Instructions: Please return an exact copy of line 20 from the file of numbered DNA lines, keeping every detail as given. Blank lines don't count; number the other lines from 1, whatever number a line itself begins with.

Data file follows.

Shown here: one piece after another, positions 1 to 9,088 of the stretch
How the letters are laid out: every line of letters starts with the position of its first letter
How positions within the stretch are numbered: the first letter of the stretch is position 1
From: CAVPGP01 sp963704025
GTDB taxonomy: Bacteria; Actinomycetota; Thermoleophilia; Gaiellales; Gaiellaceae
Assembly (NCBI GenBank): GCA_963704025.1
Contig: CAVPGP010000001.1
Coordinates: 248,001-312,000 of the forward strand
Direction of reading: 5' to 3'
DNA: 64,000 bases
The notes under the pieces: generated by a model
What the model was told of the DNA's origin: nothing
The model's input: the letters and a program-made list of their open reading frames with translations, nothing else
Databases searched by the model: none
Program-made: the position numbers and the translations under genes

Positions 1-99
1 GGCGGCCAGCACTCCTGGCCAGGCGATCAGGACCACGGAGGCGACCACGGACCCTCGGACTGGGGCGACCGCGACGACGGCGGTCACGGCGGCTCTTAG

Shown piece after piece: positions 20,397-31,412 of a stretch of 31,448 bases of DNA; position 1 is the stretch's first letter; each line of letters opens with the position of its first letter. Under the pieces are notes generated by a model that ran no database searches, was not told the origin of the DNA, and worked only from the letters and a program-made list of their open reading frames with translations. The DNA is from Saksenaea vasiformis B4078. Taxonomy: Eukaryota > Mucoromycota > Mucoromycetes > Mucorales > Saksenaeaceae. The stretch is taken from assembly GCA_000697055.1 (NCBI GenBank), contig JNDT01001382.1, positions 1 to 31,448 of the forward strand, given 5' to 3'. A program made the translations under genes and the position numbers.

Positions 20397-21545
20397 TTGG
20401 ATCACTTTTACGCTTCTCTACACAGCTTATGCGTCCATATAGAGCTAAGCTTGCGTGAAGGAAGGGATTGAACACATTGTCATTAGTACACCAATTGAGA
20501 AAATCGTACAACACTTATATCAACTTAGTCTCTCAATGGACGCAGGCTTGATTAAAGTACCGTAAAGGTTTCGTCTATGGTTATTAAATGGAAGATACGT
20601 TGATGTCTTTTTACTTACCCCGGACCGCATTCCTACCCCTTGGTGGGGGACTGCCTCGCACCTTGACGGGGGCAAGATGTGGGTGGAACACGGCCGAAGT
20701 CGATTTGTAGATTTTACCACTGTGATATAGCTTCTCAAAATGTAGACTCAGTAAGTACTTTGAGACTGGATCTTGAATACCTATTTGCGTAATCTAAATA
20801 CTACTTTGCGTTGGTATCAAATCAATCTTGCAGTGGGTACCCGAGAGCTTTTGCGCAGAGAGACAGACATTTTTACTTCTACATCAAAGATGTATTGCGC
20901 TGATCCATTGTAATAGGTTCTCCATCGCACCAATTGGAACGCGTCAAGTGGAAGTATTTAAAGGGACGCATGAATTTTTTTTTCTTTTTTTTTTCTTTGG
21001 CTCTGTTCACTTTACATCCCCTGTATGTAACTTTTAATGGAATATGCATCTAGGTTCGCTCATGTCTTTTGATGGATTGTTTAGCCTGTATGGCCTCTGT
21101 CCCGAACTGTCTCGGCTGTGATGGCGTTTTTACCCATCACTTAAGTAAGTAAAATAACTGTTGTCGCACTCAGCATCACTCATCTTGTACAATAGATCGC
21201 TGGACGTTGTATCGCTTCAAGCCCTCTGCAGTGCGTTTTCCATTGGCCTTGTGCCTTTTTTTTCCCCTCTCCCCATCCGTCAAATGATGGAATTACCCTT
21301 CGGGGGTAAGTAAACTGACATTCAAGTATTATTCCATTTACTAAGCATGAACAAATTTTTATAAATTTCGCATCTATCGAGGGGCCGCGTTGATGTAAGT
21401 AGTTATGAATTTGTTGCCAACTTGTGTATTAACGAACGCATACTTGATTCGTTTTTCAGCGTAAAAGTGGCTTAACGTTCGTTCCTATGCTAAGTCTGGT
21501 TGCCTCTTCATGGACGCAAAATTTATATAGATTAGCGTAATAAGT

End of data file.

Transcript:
20397 TTGG